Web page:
Well well life is never dull in old China. We have had a good start to the school year – the 31 new grade 10s are great – bubbly, receptive and bright. It will be a good year with them. The grade 11s are back and seemingly hyped for their second year and our three new teachers are eager to teach and learn – besides being really nice guys! Took them to Krabi last night (where else) and had a great meal – 13 dishes (old favourites and new taste delights) and 9 large beer – all for $24 a person.
Today we had to go in to Shanghai – just a couple of small errands and then back home in time for dinner. HA! We had our train tickets for 8:45 It started at Starbucks, of all places. Got there just before 8 and had to wait since they don’t actually open until 8. Yoyo knew our orders and whipped them up – and then realized that she had not made them with non-fat milk so had to throw them out and start again. By now, it is pushing 8:10 but we get lucky and there is a cab just outside the door. WHEW. We get in and say “Jiaxing Nan Zhen” which means Jiaxing South Station. No problem he says and off we go. Now, granted we don’t travel much at 8 in the morning but did neither did we expect the amount of slow traffic we saw. I finally got the ticket out to show the driver that we had to be there for 8:45. “Oh okay” – and he immediately swerves into the scooter/bike lane and off we go! What a blast! Just like a PNE ride. I am sitting there with the Venti Latte gently being held between my feet as I get something out of my backpack. Suddenly, I have a small lake on the floor. I have to use the facecloth I carry to wipe my perspiration off my face to soak up my latte and squeeze it out the window several times to get it all off the floor. (Pub. note: the driver is studying Geoff’s hand through his rear-view each time it goes out the back window and squeezes fluid out of a wash cloth… what he must think is going on in the back seat!) However, we did get to the station in record time!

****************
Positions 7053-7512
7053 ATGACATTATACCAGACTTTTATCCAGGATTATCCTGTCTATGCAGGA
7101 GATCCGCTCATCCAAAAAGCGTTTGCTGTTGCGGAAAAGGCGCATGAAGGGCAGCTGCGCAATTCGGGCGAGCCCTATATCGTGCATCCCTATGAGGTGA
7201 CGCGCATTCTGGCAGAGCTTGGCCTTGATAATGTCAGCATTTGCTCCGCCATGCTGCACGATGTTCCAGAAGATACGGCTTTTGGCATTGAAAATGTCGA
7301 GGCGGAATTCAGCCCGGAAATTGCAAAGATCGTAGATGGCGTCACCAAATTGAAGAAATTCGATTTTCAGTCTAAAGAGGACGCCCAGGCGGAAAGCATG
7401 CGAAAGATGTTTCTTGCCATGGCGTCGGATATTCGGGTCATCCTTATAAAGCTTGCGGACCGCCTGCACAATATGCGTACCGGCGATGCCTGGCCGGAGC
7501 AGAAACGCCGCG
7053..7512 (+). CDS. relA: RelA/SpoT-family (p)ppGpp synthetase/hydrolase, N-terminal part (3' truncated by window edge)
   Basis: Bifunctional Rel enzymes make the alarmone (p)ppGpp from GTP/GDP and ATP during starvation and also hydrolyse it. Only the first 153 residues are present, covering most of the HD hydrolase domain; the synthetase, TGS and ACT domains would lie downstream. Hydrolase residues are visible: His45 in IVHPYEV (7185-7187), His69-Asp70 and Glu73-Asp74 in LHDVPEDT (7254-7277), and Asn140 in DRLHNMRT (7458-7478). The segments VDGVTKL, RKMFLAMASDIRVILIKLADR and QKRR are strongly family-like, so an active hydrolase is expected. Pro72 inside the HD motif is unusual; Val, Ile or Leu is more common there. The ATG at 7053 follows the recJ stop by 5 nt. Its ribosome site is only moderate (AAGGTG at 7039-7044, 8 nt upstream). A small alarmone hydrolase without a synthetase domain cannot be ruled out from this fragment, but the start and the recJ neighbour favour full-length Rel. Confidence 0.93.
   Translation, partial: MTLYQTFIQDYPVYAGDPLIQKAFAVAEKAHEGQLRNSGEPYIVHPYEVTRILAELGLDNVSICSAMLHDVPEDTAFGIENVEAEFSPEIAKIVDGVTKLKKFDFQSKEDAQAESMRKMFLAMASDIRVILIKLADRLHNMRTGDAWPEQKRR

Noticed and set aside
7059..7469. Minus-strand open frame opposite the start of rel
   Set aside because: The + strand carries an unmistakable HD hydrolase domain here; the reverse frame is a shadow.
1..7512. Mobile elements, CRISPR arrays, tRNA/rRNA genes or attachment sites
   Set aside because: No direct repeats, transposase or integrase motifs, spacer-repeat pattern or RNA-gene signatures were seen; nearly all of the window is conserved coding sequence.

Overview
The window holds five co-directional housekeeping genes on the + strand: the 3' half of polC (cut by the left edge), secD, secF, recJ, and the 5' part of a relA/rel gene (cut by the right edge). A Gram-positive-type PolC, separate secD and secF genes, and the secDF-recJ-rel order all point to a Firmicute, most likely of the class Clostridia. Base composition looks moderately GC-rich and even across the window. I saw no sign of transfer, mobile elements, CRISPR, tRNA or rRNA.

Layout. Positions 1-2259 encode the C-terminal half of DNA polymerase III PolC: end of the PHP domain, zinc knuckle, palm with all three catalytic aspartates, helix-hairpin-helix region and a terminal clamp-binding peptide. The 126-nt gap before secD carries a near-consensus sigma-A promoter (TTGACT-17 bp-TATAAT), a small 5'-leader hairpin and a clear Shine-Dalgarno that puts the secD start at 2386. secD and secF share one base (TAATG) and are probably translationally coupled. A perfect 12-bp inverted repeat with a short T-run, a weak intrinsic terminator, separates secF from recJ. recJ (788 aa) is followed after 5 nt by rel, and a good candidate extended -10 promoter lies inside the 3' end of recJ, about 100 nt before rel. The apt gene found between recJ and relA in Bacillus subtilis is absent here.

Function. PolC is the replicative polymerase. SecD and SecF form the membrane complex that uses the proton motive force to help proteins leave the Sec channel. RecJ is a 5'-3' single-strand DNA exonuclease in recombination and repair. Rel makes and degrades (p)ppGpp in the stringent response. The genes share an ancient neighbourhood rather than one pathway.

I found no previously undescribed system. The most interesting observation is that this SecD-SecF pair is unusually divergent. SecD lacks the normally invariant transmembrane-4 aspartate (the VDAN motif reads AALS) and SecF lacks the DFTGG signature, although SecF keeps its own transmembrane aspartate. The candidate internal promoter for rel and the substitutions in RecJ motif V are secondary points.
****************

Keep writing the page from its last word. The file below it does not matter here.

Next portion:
We are standing on the platform waiting for the train when a woman and daughter walk up and stand right in front of us. WHAT? I step in front of the woman – much to Terry’s horror. “She’s old” she says – I say “I’m older” No matter, I am pulled back. We get on the train. Now, some background info for you. When you buy tickets on Chinese trains, you get assigned a seat. Very civilized, right? Well, if the train is full, you can also buy standing ticket, so you stand for the duration of your trip. What often happens, though is the seat you bought is empty until it gets to your station and often “standees” will sit in it until you show up and then they will move or they have an aisle seat and want a window. This morning two young ladies get on just ahead of us and get to where their seats are, but there is a guy about 45 sitting in one. They show him their tickets but he just gives them a disrespectful, dismissive wave and turns back to the window. What can I do – I tap on his shoulder and gesture that he should move. He gives me the same dismissive wave – I am about to launch myself (remember, day not going real well so far) but one of the young women say it is okay and Terry pushes me down the aisle. (Publisher note: there was no pulling or shoving involved. I just like to limit Geoff’s ‘bad behaviour’ police work to his own time.)